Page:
The North Pacific Research Board (NPRB) was created by Congress in 1997 to recommend marine research activities to the U.S. Secretary of Commerce. For almost two decades, NPRB has been committed to better understanding the waters surrounding Alaska as they relate to pressing fishery management issues and important ecosystem information needs.
Since 2002, NPRB has supported three major ecosystem research programs, over 380 multi-annual projects, 56 graduate students, and three long-term monitoring projects. Over 120 different institutions (national and international) have received funding, resulting in more than 580 peer-reviewed journal publications, covering research themes that include fishes & invertebrates, fish habitat, oceanography, lower trophic level productivity, seabirds, marine mammals, and humans.
Through a competitive proposal process, NPRB supports peer-reviewed scientific research in the Gulf of Alaska, Bering Sea/Aleutian Islands, and the Arctic Ocean ecosystems. NPRB maintains four scientific programmatic approaches:
Current Funding Opportunities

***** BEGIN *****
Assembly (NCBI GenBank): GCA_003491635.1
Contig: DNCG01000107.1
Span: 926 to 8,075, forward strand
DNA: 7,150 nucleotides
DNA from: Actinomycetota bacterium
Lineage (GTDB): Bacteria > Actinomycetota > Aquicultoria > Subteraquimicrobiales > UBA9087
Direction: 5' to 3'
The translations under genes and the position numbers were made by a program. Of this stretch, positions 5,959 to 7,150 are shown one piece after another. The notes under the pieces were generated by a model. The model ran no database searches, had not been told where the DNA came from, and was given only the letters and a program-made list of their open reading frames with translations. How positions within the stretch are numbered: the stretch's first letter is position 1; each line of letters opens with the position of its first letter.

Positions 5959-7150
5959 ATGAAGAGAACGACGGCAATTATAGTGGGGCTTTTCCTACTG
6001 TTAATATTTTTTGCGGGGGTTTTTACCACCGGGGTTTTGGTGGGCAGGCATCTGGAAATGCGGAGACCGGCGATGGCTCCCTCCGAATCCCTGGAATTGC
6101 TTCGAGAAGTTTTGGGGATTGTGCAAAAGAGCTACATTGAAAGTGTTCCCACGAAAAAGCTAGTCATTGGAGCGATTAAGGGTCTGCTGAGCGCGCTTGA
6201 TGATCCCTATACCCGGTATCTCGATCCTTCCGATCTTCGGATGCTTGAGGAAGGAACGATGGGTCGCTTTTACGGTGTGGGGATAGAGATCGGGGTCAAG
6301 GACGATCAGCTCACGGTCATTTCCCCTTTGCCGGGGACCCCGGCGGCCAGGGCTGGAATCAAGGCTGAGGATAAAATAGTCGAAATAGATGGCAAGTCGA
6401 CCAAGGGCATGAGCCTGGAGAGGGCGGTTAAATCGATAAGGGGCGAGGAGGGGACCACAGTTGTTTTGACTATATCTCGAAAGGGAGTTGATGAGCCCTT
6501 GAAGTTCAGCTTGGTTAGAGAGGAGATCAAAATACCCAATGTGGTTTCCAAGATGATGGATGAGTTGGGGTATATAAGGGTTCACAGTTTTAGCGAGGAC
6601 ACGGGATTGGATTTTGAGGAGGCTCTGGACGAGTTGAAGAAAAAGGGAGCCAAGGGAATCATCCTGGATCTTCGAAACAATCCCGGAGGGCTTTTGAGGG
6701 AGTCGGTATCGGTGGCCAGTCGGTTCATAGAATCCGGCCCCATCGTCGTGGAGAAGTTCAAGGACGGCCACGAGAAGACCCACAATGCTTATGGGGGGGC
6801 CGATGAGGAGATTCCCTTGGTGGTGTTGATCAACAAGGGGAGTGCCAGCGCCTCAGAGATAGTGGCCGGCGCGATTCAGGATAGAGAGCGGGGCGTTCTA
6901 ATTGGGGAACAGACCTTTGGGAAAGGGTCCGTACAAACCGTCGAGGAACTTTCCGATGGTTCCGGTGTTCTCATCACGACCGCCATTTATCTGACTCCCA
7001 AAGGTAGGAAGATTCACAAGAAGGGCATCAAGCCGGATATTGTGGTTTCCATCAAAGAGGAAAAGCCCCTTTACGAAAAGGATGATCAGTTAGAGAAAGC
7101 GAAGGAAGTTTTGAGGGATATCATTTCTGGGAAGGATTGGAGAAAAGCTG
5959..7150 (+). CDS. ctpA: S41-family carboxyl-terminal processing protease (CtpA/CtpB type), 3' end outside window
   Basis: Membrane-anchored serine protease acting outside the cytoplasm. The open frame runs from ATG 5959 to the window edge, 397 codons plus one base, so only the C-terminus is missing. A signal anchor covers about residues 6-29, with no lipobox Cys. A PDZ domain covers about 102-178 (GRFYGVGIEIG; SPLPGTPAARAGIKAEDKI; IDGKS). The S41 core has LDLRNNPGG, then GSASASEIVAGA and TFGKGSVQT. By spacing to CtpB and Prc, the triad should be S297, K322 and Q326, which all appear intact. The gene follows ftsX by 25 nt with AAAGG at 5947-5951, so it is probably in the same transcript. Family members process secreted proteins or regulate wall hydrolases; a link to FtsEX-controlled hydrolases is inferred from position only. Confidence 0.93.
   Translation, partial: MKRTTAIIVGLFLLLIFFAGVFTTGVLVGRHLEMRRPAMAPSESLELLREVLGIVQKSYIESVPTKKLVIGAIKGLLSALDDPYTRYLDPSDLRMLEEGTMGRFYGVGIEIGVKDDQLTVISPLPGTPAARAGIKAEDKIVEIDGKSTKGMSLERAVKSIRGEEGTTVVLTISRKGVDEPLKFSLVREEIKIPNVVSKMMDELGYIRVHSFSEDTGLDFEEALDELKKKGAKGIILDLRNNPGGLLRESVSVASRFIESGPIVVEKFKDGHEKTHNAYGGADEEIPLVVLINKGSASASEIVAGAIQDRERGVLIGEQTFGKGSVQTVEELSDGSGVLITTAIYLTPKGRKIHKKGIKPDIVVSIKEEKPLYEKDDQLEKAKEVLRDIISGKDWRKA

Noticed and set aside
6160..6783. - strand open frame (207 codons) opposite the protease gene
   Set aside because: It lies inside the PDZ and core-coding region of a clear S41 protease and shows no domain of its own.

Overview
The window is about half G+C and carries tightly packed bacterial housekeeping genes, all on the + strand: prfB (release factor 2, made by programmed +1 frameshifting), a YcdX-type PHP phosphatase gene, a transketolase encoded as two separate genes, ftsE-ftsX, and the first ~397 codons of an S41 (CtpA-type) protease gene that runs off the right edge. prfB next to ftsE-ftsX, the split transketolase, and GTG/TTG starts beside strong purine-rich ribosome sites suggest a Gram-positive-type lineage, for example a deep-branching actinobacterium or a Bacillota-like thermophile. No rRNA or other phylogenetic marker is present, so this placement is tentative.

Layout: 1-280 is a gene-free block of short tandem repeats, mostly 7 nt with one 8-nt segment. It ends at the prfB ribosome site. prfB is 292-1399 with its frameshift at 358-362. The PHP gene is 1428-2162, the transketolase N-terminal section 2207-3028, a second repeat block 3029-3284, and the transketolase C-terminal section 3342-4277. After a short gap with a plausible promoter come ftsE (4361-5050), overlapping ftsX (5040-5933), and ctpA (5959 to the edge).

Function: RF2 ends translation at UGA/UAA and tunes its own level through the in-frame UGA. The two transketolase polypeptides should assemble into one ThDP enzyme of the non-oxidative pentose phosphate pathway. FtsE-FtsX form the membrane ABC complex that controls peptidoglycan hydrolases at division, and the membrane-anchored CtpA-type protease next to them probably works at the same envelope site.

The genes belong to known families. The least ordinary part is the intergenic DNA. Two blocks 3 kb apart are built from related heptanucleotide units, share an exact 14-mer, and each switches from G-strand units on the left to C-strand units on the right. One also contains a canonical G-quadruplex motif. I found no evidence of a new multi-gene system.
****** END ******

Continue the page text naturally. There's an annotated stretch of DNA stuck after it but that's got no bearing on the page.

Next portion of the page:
NPRB will be releasing two requests for proposals (RFPs) in October 2016. The Graduate Student Research Awards and the Core Program (formally known as the Annual Research Program) are annual calls for proposals.
Alaska Marine Science Symposium
Each year, NPRB, along with several other co-sponsors, hosts Alaska's premier marine research conference. Speakers at the symposium deliver marine science findings from the Arctic, Bering Sea & Aleutian Islands, and the Gulf of Alaska.Conference Website
Annual Photo Contest
Since 2007, NPRB has conducted an annual photo contest specific to sea life, seascapes, coastal scenes, and marine research within the waters of the North Pacific Ocean. The contest is open to both professional and amateur photographers.
Large Marine Ecosystems
Alaska’s marine ecosystems are some of the most productive regions in the world, supporting vast and varied populations of fish, seabirds, and marine mammals. They provide over 40% of the commercial fish landings in the United States and generate an abundance of resources for subsistence and recreational users. Each has a suite of atmospheric and oceanographic features within which marine species have adapted strategies for growth and survival. NPRB classifies waters off Alaska into three distinct ecosystems:
NPRB places a priorty on research that addresses pressing fishery management issues and imporant ecosystem information needs. This research can be further subdivided into the following research themes.